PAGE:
Fairness Debugging of Tree-based Models using Machine UnlearningPDF
Primary Investigator: Romila Pradhan
Tanmay Surve, Dr. Romila PradhanAbstract
Machine learning (ML) is fast becoming the standard choice for data science applications that involve automated decision-making in sensitive domains such as finance, healthcare, crime prevention, and justice management. Designed carefully, ML-based systems have the potential to eliminate the undesirable aspects of human decision-making such as biased judgments. However, concern continues to mount that these systems reinforce systemic biases and discrimination often reflected in their training data. Tree-based machine learning models, such as decision trees and random forests, are one of the most widely used machine learning models primarily because of their predictive power in supervised learning tasks and ease of interpretation. Given their overwhelming success for most tasks, it is of interest to identify root causes of unexpected and discriminatory behavior of tree-based models. However, there has not been much work on understanding and debugging tree-based classifiers in the context of fairness. We introduce an algorithm which identifies the top-k data points or patterns in training dataset that are responsible for model bias. One of the main parts of our algorithm is to utilize the recent advances in machine unlearning research. Using techniques from machine unlearning, our algorithm can find responsible data points or patterns in the training dataset which are responsible for inducing fairness-based bias on the predictions of testing dataset by the model in a time which is much faster than naively retraining the models.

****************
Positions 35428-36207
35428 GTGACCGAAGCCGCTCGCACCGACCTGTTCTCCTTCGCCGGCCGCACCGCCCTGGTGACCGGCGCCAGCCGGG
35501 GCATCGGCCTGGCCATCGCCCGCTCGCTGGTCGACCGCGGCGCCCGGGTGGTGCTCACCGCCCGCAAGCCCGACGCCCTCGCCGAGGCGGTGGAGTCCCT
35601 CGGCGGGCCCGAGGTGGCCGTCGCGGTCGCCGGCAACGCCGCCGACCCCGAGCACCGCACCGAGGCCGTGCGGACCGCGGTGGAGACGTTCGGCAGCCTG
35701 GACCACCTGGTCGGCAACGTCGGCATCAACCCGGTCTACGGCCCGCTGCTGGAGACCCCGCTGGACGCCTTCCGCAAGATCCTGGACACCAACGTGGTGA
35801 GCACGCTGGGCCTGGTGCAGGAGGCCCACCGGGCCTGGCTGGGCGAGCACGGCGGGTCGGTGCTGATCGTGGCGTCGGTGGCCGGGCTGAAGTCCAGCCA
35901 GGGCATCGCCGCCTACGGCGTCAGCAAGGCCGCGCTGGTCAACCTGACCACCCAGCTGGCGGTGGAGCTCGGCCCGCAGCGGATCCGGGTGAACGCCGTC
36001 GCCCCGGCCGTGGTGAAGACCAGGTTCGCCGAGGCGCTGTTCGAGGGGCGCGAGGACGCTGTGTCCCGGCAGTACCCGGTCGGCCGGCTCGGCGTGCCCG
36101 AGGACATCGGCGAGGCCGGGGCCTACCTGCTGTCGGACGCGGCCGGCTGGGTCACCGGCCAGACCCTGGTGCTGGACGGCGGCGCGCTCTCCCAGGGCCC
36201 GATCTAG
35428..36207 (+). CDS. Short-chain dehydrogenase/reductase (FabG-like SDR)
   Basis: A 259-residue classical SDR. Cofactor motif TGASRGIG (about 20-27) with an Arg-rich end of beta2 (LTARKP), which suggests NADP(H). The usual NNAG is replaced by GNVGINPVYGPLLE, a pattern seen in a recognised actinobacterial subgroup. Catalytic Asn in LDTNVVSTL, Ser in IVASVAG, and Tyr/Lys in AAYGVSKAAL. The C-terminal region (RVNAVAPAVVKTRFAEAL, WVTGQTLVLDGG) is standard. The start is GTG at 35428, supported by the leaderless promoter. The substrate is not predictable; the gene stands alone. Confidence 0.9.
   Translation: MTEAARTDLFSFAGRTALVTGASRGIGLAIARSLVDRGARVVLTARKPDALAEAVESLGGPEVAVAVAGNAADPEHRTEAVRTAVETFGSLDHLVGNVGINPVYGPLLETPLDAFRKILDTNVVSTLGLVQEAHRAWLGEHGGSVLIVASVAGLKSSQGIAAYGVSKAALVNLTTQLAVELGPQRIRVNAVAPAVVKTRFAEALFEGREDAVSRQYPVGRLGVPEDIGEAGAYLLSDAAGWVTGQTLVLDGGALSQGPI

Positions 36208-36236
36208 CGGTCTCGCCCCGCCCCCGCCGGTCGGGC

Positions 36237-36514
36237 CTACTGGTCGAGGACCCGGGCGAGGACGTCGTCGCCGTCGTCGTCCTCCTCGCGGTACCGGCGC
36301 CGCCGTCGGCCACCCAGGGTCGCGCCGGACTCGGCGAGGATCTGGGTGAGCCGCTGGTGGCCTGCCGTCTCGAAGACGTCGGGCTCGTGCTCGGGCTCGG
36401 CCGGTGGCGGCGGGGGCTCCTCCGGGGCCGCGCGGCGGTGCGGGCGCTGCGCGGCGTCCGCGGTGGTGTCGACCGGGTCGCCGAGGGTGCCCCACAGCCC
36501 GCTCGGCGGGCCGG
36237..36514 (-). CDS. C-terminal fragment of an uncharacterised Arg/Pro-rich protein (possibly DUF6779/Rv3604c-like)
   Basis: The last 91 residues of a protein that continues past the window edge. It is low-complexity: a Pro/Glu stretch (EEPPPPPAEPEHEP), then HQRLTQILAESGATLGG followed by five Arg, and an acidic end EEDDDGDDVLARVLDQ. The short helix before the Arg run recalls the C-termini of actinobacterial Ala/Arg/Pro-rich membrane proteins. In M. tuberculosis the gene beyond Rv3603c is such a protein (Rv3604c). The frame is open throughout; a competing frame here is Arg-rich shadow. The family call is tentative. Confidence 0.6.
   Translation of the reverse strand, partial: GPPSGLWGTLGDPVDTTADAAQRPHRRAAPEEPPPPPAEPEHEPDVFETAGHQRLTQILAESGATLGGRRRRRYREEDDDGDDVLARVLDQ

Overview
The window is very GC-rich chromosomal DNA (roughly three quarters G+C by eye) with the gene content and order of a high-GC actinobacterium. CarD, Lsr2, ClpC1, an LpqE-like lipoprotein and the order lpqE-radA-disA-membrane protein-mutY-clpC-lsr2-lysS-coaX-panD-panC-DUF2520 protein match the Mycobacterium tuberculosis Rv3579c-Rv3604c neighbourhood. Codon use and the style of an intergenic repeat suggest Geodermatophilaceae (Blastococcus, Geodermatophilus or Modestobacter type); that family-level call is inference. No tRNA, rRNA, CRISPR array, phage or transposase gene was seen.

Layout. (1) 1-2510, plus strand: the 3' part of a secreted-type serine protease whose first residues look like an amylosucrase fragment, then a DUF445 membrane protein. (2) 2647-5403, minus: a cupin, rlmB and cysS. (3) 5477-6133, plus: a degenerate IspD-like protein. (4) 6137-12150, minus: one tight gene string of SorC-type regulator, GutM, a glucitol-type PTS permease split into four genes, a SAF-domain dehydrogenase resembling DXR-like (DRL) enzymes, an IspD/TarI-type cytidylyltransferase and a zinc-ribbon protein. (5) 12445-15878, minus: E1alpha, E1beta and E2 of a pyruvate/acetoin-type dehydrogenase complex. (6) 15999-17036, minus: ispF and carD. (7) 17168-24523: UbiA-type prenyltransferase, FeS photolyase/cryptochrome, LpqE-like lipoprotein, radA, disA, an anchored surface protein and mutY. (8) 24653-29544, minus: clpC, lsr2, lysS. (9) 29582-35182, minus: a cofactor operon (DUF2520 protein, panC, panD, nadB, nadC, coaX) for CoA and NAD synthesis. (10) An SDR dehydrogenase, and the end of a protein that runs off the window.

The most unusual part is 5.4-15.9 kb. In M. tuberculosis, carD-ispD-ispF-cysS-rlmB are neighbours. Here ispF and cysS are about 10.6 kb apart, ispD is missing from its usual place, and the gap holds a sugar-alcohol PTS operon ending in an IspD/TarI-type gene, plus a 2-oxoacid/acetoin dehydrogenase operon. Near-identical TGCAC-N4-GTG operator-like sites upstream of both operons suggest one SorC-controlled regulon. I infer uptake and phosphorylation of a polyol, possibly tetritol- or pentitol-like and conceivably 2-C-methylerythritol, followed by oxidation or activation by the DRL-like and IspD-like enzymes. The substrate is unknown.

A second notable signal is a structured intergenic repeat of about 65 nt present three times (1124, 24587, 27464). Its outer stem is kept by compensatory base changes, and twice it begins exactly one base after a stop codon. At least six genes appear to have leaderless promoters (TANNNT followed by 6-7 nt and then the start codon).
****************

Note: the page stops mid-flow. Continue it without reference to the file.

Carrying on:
Fuzzy Logic to the Rescue: Cracking the Code on Grooming Stages' Fuzziness!PDF
Primary Investigator: Tatiana Ringenberg
Siva Sahitya SimhadriAbstract
Online grooming refers to the practice where an adult builds a relationship with a child or young person with the intention of exploiting them for sexual purposes. The number of internet grooming offenses reported to the police is growing and has increased by more than 80% in the last four years. There are five stages of online grooming via which offenders groom children online. Having a robust approach to detect and intervene in such conversations in the earlier stages is the need of the hour. Grooming chats have always been characterized as crisp sets until now (i.e., each chatline belonging to only one of the 5 stages). The primary objective of this work is to deviate from the conventional method and represent the grooming stages using the fuzzy membership function. We propose a framework to classify predator conversations into different grooming stages. The dataset used for this task was annotated by 2 annotators with over 80% reliability.